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With the growing poularity of side-x-sides and the versatility of a sport utility ATV, the pure sport market just isn’t as red-hot as it used to be.

These ATVs are still a ton of fun though and if you’re not a racer or not interested in throwing down full pop for the latest and greatest, here’s a look at three late models that you might come across if you’re in the market for used iron.

2009 Polaris Outlaw 450 MXR

The Outlaw appears to be a bit of an under-dog since it’s a carbureted engine and doesn’t have EFI, however, with its race ready smaller diameter rear tires and KTM low end torque it really pulls hard where it’s important, down low.

Lugging the Polaris is easy, leaving it in third and fourth on most tracks is more than enough and for some reason the power is always there. Must be a KTM thing.

While the reliability and smooth power of an EFI is always welcomed, the consistent pull of the Polaris is something racers will learn to love.

In higher gears the KTM mill continues to pull hard and really produces linear and middle of the road power. While it’s not the fastest accelerating in its class, it’s always strong on the straight-aways and doesn’t mind being downshifted hard to help slow you down.

When you’re out on the track you’ve got to feel comfortable moving around on your ATV regardless of the situation. It’s inevitable you’re going to get kicked, bumped and moved around when riding. Rubbing is racing so feeling at home is key to going fast.

The ergonomic layout of the 2009 Outlaw really helps keep the rider lower. The flat seat means you can slide forward or back and side to side without finding a big hunk of foam in the wrong spot.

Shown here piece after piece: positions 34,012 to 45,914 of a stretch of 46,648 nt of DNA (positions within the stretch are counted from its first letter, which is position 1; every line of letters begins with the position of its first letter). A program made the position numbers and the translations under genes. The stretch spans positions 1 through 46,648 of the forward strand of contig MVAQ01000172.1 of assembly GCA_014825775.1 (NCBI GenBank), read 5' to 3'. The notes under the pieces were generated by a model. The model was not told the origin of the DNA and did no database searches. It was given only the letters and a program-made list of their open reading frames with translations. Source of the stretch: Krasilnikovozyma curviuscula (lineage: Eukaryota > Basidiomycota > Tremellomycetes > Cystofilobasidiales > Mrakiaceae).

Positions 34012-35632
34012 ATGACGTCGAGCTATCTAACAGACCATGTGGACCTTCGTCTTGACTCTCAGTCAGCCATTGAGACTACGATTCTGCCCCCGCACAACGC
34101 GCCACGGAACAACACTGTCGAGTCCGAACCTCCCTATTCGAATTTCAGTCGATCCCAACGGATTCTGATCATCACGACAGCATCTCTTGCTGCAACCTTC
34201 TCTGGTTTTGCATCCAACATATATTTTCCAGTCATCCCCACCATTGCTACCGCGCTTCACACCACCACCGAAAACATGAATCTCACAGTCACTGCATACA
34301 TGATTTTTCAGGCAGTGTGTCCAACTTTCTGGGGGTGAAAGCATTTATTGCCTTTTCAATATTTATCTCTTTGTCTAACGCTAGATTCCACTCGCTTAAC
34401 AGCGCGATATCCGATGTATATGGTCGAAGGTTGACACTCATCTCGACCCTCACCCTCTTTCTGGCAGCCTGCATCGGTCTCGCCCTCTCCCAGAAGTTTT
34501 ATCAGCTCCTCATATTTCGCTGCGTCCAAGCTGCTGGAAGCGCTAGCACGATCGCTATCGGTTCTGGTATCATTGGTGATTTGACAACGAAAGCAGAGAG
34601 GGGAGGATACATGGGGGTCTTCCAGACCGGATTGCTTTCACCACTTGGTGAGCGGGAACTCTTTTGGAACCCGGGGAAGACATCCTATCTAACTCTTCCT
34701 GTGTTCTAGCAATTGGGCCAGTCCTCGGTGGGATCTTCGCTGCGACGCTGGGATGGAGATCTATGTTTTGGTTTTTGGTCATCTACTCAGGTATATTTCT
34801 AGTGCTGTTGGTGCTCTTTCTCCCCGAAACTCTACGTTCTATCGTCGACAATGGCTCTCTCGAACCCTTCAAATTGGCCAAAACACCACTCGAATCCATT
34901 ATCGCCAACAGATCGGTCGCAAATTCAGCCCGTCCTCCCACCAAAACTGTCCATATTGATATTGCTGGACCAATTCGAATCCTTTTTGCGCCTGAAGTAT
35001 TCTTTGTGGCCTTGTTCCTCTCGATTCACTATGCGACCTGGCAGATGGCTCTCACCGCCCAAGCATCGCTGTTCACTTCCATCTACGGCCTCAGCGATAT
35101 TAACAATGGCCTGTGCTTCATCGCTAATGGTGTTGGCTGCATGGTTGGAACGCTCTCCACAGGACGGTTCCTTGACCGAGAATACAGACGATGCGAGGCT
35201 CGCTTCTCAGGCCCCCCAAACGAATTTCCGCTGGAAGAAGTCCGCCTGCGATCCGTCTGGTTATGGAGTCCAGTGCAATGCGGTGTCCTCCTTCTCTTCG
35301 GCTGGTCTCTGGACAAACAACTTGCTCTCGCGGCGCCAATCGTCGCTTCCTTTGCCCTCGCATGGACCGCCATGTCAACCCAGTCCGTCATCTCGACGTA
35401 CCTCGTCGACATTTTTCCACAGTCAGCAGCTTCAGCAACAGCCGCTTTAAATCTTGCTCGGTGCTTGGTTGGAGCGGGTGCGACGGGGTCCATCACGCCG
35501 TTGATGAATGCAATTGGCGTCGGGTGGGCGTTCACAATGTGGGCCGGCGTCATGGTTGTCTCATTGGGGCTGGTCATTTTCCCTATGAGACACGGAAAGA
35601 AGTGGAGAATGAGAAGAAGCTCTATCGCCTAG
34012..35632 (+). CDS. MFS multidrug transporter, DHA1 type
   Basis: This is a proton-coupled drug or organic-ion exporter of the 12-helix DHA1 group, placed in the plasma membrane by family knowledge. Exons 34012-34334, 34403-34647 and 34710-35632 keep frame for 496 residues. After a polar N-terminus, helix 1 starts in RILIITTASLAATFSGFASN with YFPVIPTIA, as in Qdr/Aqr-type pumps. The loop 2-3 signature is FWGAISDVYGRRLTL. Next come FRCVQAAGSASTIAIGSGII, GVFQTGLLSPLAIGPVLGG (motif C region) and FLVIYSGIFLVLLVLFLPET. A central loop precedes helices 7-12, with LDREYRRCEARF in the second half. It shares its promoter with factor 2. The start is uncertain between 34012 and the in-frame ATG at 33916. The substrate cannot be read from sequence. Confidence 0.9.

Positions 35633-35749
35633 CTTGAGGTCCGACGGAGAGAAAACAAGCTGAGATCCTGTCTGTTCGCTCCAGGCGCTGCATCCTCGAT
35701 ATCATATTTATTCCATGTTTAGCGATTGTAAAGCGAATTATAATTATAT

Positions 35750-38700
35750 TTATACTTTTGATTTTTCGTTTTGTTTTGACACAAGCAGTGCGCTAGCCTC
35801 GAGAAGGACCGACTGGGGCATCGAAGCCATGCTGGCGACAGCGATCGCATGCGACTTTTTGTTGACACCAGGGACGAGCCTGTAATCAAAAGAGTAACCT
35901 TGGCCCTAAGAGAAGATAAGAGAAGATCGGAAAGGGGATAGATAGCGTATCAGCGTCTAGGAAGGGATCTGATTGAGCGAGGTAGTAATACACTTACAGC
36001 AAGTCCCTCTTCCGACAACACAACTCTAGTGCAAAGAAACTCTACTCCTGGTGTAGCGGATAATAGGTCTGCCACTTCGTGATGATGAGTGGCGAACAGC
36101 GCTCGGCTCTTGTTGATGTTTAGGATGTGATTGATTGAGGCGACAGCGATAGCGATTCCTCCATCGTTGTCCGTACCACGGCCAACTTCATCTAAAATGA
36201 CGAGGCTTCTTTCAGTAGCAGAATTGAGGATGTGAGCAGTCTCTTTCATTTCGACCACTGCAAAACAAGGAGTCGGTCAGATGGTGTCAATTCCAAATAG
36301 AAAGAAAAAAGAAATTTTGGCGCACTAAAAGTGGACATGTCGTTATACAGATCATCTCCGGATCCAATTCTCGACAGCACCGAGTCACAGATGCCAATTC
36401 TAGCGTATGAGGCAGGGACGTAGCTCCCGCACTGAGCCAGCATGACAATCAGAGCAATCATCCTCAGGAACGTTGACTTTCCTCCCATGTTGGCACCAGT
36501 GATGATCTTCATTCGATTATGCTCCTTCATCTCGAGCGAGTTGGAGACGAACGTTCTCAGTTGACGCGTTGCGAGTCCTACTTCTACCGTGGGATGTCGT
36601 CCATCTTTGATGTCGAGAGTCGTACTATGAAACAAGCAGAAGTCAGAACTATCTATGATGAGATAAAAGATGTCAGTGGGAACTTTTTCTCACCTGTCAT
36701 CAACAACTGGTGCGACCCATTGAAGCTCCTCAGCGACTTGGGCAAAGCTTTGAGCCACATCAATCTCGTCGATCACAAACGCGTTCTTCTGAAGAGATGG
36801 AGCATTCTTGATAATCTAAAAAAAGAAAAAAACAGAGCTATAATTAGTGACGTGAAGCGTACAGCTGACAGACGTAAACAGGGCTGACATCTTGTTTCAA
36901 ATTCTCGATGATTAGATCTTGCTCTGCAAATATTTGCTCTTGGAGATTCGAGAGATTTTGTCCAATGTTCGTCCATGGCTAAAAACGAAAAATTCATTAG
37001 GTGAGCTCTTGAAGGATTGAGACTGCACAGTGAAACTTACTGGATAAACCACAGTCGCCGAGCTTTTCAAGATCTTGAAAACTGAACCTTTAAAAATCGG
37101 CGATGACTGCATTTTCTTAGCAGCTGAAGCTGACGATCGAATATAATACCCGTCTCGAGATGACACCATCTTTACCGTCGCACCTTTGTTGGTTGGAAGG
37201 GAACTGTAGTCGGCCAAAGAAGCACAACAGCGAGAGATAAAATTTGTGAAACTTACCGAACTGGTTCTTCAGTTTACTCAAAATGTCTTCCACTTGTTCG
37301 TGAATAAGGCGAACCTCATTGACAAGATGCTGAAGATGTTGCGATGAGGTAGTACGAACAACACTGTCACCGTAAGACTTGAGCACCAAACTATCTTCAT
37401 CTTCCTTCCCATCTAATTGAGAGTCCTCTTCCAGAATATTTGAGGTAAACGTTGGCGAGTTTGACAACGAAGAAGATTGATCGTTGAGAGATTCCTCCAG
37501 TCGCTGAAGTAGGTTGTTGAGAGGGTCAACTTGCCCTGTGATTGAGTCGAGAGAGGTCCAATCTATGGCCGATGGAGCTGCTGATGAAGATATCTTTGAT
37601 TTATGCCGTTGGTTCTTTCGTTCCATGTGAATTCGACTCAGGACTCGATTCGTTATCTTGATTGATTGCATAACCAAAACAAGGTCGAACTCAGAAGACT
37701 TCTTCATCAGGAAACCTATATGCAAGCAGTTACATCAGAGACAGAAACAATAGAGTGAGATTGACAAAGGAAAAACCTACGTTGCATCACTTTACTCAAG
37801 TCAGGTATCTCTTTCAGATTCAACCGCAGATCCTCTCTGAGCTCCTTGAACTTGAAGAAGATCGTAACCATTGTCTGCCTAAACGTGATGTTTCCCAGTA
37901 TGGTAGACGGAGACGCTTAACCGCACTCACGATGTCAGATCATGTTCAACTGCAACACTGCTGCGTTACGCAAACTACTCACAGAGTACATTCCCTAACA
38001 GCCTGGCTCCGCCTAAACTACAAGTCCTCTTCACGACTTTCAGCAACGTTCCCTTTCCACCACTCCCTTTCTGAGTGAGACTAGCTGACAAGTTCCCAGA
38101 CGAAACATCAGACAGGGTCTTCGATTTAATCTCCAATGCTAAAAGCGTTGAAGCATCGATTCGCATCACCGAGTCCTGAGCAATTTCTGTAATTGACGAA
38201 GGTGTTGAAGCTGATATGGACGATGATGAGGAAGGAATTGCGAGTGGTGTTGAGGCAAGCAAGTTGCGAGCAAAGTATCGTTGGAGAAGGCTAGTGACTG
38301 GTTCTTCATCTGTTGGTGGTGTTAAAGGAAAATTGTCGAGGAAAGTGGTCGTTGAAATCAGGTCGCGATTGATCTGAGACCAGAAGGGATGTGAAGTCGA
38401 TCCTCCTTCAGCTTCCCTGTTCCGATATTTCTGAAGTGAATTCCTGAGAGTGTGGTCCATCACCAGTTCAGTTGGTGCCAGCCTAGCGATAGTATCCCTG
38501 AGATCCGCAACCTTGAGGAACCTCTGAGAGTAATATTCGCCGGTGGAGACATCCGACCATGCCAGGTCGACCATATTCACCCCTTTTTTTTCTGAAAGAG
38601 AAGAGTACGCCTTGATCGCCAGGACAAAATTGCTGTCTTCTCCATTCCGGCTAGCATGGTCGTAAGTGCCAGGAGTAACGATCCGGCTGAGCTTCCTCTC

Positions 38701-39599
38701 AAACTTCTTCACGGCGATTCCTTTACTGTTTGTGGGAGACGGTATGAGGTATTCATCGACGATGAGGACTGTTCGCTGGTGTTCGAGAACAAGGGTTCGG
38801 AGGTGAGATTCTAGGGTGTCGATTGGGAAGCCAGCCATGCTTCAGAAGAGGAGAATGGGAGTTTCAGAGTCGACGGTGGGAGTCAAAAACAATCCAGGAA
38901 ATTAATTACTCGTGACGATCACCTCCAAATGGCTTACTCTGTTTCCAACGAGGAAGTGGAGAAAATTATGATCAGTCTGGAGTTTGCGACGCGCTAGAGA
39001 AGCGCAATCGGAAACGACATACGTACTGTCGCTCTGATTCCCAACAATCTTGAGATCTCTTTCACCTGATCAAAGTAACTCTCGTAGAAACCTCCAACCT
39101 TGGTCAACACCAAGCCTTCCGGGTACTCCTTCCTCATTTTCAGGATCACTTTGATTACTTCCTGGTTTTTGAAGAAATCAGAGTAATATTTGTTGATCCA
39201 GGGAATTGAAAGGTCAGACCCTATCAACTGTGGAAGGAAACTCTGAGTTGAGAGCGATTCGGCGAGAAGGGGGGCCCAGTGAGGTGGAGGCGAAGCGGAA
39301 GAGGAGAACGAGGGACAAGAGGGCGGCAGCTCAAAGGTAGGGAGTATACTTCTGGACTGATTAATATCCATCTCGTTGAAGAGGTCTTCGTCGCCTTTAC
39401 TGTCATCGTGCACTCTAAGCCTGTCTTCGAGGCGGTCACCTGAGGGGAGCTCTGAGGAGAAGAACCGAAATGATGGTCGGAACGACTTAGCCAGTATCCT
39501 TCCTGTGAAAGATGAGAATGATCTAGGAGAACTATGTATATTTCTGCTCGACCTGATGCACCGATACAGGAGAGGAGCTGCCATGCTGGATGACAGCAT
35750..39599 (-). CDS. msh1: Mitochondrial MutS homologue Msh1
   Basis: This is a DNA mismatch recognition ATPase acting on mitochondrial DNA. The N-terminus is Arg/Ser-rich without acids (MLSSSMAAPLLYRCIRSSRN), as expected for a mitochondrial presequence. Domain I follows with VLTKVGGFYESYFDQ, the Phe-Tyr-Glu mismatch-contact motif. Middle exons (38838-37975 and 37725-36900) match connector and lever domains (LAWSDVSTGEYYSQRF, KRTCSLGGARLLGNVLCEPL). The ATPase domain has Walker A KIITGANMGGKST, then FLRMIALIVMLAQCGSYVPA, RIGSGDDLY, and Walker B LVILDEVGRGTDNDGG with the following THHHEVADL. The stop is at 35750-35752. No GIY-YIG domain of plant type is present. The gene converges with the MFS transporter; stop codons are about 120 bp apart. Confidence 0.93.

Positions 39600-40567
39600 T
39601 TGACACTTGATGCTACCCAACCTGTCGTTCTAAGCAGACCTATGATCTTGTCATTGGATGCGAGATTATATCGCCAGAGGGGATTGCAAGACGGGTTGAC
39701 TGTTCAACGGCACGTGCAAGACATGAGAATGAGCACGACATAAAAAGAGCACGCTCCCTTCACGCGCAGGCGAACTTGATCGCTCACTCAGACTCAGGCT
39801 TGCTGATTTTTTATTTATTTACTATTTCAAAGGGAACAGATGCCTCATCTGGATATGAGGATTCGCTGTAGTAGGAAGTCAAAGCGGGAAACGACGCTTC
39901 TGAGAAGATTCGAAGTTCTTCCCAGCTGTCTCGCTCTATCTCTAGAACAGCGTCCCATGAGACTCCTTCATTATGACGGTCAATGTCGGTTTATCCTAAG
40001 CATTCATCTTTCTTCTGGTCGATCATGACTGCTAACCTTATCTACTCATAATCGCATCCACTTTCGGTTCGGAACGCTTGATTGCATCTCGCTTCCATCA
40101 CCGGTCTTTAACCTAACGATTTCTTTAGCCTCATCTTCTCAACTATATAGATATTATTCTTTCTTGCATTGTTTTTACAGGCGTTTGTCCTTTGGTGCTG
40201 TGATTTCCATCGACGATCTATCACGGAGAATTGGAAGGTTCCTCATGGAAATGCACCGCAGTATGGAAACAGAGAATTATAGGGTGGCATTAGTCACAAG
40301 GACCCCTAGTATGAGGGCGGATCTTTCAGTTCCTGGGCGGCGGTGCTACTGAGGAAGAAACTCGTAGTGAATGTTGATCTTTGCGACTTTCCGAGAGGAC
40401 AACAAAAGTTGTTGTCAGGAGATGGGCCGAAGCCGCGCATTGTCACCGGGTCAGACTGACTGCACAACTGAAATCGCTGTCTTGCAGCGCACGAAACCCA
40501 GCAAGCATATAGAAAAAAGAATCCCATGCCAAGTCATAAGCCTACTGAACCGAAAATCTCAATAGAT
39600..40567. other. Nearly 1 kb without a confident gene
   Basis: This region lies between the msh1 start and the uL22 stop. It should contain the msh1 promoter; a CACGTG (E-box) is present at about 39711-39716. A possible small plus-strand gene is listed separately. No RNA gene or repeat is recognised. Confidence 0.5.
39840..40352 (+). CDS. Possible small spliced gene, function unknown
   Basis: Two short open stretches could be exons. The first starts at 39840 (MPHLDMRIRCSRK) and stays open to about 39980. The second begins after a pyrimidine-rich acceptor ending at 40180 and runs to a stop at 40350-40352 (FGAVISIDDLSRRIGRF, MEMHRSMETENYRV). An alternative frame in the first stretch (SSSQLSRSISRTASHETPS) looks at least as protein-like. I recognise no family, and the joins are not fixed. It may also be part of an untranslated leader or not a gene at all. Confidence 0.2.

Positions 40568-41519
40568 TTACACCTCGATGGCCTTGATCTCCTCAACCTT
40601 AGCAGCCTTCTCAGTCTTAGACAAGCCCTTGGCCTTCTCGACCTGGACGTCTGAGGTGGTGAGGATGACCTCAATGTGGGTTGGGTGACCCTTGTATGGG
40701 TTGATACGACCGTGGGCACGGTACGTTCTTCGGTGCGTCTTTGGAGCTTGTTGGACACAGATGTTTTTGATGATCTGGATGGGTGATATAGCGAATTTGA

The smooth bodywork allows you to hug the inside of the tank and not get caught up on sharp edges or hardware. The handlebars do stick up above the bodywork quite high, but are at a good height for taller or bigger riders.

When transitioning to a stand up position everything is where it should be and you don’t feel crouched over. In the air the tighter and more compact design allows smaller inputs to have better leverage over where the ATV is going. However, on landings, the Outlaw’s weight can be felt if you come down crooked or touch down with one wheel.

The Polaris features Fox Podium X piggyback reservoir shocks front and rear and really delivers a quality ride for the money. Full adjustability means you can tweak both the compression and rebound damping to your liking, which is especially important when you’re racing on an assortment of tracks.

The 11 inches of travel out back helps to mow down the big whoops without bucking back or feeling too springy. Under hard racing conditions the Podiums will start to succumb to the large amounts of heat generated and fade slightly, however, we only experienced this under extreme conditions. There’s certainly enough suspension quality here to exceed the needs of most racers.

This is a very attractive package and although it doesn’t offer the highest level of tech compared to the other pure sport ATVs, we think it’s a perfect choice for the novice just getting into racing.

Its carbureted mill actually plays into this theory, but for only marginal bucks you can re-jet and retune its power as your racing experience ripens. With the EFI bikes this is a complicated and somewhat pricey proposition.

The shock package, brakes, axles, wheels and tires on the Outlaw are all very top drawer and if you can find one at the right price, make this ATV a killer deal. Plus it’s a KTM for crying out loud! That’s got to carry some weight, too.

AJ Lester
AJ Lester
AJ is Co-Host of DIRT TRAX Television which can be seen on OLN and Sportsman Channel in Canada, Outdoor Channel across America and globally on our YouTube channel.

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